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May 23, 2024

Pressley, Duckworth, Murray, Advocates Unveil Bill Calling for Equitable Access to Reproductive Healthcare for People with Disabilities

Bicameral Resolution Designates “Disability Reproductive Equity Day” in May

Polling Shows Continued Support for Disability Reproductive Equity

Press Conference | Photos | Resolution Text

WASHINGTON –Today, Congresswoman Ayanna Pressley (MA-07) and Senators Tammy Duckworth (D-IL) and Patty Murray (D-WA), in partnership with disability justice and reproductive justice advocates, unveiled a bicameral resolution calling for equitable access to reproductive and sexual healthcare for people with disabilities, and designating a day in May as “Disability Reproductive Equity Day.”

The resolution, which Rep. Pressley and advocates unveiled at a press conference earlier today, recognizes the barriers disabled people encounter to accessing sexual and reproductive health care due to systemic discrimination, leaving many with unmet and underserved health needs.

“Our siblings with disabilities have long been relegated to second-class status and systemic discrimination that has shamefully denied them the adequate and high-quality reproductive and sexual health care they deserve,” said Rep. Pressley. “Our resolution recognizes these injustices and affirms Congressional intent to confront them head-on. I am proud to introduce this resolution alongside Senators Duckworth and Murray and our partners in the disability community. Disability justice is reproductive justice, and we need both, now.”

“Due to a long history of sexism, resulting in discrimination and misconceptions about people with disabilities that persist to this day, millions of Americans with disabilities have faced—and continue to face—health disparities and mistreatment,” said Senator Duckworth. “In addition to stigma and attitudes bent on ‘fixing’ us, we also must overcome barriers to health care services, equipment and providers. With Republican efforts underway to go even further to undermine our freedom, agency and bodily autonomy following the overturning of Roe, many people with disabilities are rightfully worried about having an even harder time accessing the reproductive care they need. I’m proud to introduce this resolution alongside Senator Murray and Congresswoman Pressley to help ensure all of us in the disability community are seen and are not left behind in getting the reproductive care we need.”

“Americans with disabilities have long had to jump through extra hoops and faced real discrimination when it comes to accessing the health care they need, including abortion care,” said Senator Murray. “Access to reproductive health care has been in crisis since the Dobbs decision, making it even harder for people with disabilities to access high-quality care from providers who understand their health care needs. It’s important that we recognize the barriers millions of women face in accessing reproductive health care, and this resolution is an important marker for us all to recommit to the fight for reproductive justice for all.”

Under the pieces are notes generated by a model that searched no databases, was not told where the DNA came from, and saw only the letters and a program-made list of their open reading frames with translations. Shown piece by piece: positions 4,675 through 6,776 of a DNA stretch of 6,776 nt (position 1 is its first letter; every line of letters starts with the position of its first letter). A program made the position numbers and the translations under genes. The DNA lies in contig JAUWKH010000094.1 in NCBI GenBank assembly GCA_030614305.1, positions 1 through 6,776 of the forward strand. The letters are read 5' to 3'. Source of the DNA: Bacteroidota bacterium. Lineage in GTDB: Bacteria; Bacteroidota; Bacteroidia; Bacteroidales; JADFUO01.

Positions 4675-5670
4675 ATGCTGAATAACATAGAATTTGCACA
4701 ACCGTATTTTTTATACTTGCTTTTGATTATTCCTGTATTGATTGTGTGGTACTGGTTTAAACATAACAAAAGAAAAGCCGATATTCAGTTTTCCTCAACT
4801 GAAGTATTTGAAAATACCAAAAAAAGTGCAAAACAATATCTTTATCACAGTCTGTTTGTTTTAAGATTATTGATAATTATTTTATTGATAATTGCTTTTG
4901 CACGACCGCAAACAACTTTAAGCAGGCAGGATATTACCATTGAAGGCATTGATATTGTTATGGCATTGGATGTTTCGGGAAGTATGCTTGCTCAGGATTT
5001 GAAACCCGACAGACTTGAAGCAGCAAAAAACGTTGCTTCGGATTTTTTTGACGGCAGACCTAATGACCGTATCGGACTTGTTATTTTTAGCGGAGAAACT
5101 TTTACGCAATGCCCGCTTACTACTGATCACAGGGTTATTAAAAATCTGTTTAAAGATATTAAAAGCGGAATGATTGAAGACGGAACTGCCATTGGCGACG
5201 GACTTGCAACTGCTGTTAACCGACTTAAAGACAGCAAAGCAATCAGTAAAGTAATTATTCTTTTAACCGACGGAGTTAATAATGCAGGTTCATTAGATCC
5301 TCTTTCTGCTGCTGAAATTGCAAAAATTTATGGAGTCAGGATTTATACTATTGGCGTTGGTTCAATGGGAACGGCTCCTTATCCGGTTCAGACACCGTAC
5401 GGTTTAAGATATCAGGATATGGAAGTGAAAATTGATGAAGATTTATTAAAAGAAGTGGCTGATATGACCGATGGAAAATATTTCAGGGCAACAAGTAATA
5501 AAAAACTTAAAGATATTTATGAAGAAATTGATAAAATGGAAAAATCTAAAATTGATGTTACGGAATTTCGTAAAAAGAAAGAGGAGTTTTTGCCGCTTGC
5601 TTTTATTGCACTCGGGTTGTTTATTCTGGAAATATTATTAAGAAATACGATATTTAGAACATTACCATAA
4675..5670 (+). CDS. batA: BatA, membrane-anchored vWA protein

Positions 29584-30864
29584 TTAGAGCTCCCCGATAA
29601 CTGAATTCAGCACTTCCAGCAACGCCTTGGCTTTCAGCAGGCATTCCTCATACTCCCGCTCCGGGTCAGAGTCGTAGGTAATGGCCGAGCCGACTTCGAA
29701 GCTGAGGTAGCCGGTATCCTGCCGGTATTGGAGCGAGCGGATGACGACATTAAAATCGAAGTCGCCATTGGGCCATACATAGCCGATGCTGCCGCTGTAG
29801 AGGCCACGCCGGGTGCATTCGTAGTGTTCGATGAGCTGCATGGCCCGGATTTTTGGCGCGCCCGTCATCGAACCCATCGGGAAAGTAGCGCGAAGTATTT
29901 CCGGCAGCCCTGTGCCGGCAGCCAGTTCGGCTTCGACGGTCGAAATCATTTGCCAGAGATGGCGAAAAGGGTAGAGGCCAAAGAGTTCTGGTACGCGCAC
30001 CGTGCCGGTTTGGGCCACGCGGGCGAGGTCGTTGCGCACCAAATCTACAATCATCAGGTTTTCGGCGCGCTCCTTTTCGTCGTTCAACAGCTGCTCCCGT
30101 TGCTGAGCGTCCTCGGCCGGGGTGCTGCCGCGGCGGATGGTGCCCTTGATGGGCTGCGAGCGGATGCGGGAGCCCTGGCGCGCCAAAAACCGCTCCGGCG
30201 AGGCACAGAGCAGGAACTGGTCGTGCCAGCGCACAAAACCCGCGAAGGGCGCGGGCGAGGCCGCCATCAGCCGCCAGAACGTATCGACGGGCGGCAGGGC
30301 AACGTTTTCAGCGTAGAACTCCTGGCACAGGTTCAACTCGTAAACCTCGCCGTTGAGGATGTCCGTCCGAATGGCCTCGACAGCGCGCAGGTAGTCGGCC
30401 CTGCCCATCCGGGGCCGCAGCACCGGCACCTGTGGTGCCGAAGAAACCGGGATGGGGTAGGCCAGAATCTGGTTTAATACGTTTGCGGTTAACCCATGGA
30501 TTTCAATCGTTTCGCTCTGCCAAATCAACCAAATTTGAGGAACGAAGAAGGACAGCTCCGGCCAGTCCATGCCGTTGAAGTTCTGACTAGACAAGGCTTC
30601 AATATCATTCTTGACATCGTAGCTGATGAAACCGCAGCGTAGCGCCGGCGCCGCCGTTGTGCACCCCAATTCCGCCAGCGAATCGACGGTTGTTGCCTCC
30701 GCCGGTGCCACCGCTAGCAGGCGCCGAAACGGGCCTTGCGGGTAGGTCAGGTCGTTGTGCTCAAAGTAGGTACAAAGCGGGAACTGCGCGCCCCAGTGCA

Joining Congresswoman Pressley at the press conference today were Mia Ives-Rublee of the Center for American Progress, Rebecca Cokley, Disability Advocate and Former Executive Director of the National Council on Disability, Tory Cross of Caring Across Agencies, AJ Link of the Autistic Self Advocacy Network, Ma’ayan Anafi of the National Women’s Law Center, Karen Stone of the Planned Parenthood Federation Alliance, Jocelyn C. Frye of the National Partnership for Women & Families, and Jess Davidson, Communications Director for American Association of People with Disabilities.

“The Center for American Progress is proud to endorse a resolution that pushes for the creation of a Disability Reproductive Equity Day. We have long worked with coalitions and policy makers to emphasize the importance of highlighting the reproductive issues disabled people face. One in four adults in the US have some type of disability and have their reproductive rights blocked due to discriminatory and ableist treatment in the medical field and child welfare procedures, guardianships and conservatorships which can restrict bodily autonomy, and lack of access to sexual health education. A Disability Reproductive Equity Day highlights the progress we’ve made and emphasizes the work we still have left to do,” said Mia Ives-Rublee, Director for the Disability Justice Initiative at Center for American Progress.